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Weldon ruled NZX with iron fist while underfunding grain exchange, Thomas says

By Sophie Boot

Grant Thomas said Weldon was "very defensive" and it appeared to him that Weldon ruled with an iron fist. Photo / Dean Purcell
Grant Thomas said Weldon was "very defensive" and it appeared to him that Weldon ruled with an iron fist. Photo / Dean Purcell

Mark Weldon couldn't take criticism and ruled NZX with an iron fist while deliberately avoiding requests from Clear's former owners for financial support, Wellington's High Court has heard.

NZX is suing Dominic Pym, Grant Thomas, and their companies Ralec Commodities and Ralec Interactive for providing "wildly inaccurate" forecasts prior to NZX buying the Australian grain trading platform in 2009. Ralec's counterclaim says NZX and former chief Mark Weldon under-funded the business, meaning it couldn't meet earn-out targets.

NZX bought Clear for A$7 million in October 2009, with two earn-outs of A$7 million tied to performance. The initial target for the first earn-out was trading of 1.5 million tonnes of grain by June 30, 2010. If that was missed, Ralec could still get the earn-out, provided Clear reached 3 million tonnes by June 2011 or 4.5 million tonnes by June 2012. The second earn-out payment was based on NZX being able to create a successful agri-portal.

Counsel for NZX Brian Latimour asked Grant Thomas, Ralec's first witness, about his tertiary qualifications and former employment, including previous jobs he had been fired from.

Thomas said he had been sacked as a coach, newspaper columnist and radio commentator because he was "too outspoken."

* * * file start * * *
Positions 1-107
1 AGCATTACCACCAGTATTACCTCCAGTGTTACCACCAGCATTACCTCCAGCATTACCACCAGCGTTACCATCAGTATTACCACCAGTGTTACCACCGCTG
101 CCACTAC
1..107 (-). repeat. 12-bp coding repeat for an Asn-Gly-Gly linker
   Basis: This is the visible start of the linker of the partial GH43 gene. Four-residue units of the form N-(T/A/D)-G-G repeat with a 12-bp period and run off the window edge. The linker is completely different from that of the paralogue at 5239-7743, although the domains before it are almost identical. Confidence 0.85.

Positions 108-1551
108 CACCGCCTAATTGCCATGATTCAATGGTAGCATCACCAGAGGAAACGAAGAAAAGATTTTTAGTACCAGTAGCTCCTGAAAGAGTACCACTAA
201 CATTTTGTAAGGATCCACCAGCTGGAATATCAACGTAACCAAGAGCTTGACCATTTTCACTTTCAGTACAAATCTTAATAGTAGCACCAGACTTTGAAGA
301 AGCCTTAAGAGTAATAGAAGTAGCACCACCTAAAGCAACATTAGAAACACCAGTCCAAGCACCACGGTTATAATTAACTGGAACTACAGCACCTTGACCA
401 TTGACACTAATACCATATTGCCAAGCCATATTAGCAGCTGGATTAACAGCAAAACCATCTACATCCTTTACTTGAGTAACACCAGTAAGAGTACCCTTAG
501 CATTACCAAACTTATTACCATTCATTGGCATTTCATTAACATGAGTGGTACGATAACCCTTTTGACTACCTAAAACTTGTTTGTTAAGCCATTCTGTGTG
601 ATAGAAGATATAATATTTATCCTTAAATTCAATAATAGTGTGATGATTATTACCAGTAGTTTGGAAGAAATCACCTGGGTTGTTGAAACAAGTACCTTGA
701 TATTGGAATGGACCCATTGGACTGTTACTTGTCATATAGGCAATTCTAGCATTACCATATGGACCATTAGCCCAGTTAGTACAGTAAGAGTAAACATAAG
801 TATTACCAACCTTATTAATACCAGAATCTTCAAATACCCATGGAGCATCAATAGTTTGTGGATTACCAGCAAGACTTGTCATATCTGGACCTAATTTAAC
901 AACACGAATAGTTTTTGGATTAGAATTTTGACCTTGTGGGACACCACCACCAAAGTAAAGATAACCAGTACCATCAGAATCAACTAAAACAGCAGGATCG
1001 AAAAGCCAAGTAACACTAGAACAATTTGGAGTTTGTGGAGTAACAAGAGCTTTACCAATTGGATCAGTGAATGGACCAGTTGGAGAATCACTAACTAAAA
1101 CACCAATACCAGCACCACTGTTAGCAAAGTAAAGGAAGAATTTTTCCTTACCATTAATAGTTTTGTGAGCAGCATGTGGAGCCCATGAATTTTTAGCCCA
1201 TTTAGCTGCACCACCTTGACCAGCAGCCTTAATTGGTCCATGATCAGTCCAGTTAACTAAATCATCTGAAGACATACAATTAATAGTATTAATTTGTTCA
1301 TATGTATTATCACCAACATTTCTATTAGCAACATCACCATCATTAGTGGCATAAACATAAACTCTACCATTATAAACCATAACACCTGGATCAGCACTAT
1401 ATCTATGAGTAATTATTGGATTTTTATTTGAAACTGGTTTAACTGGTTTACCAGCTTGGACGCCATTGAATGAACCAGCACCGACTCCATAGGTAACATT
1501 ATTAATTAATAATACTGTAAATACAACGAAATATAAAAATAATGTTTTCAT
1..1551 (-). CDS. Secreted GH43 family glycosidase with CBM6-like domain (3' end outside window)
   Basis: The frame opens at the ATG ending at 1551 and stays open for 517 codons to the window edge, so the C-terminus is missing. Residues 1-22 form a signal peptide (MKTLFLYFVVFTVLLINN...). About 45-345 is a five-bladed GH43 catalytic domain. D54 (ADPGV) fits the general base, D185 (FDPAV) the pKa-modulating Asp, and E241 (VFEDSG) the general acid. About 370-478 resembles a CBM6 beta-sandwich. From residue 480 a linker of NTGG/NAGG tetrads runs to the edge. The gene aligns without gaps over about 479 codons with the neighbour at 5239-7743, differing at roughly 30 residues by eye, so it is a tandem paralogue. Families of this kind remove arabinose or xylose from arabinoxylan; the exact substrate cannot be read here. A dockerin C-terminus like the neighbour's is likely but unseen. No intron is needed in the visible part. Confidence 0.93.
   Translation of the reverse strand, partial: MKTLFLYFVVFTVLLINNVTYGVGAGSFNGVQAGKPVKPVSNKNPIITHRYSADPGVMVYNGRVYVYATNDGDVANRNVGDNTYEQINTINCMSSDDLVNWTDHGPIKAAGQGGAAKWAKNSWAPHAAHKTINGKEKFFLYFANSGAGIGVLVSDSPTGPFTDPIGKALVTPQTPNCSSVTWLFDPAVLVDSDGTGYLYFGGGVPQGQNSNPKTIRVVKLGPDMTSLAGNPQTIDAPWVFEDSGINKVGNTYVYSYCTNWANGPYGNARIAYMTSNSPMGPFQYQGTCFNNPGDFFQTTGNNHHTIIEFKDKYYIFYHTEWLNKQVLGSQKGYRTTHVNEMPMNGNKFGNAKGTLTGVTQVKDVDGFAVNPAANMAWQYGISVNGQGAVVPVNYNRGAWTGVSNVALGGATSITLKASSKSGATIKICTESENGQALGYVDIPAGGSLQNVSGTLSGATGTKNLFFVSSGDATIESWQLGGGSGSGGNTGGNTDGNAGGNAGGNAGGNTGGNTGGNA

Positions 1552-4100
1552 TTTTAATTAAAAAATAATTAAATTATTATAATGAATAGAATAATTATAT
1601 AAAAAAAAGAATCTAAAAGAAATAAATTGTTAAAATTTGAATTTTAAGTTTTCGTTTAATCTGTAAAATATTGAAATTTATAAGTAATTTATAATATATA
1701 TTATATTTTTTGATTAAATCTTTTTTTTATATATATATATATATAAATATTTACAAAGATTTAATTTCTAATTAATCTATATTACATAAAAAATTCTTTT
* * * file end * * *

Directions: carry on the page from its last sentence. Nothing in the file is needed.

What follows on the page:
In reading his brief of evidence, Thomas was critical of former chief executive Weldon, recalling a behaviours-and-values feedback session during an NZX conference where senior members of NZX's staff told Weldon he was too controlling and unable to take feedback.

Thomas said Weldon was "very defensive" and it appeared to him that Weldon ruled with an iron fist.

Much of Thomas's brief was concerned with the business cases which NZX required Clear to complete for expenditure to be approved.

Ahead of NZX's acquisition, Thomas said he had told NZX the company "was unashamedly an IT company" and would need to rely on NZX investment to commercialise as it didn't have those resources itself. Thomas said Weldon promised $5 million to market and commercialise Clear, which gave him confidence that 1.5 million tonne earn-out target was achievable.

"We would rely on NZX to provide the funding, support and expertise necessary in order to commercialise the opportunity to obtain a significant percent of market share of tradable grain in Australia," Thomas said.

I believe that Weldon on behalf of NZX was deliberately blocking the fundamental and basic requirements allowing me to operate the Australian business.

This funding never came, according to Thomas, who said that he expected NZX to provide resources after completion but that very soon after completion he realised that NZX wasn't funding Clear sufficiently for it to achieve market share. Thomas said he had to use his own credit card to meet business expenses as there was a delay for company credit cards for Melbourne-based employees, and NZX's failure to reimburse Ralec was the subject of proceedings in Melbourne.

Thomas said he had forwarded Pym's request for a company credit card, but was now aware that Weldon had deliberately avoided approving a request for funding.

"I believe that Weldon on behalf of NZX was deliberately blocking the fundamental and basic requirements allowing me to operate the Australian business," he said.

Thomas' cross-examination continues this afternoon. The trial has now entered its sixth week, and could last 11 weeks in total.

- BusinessDesk

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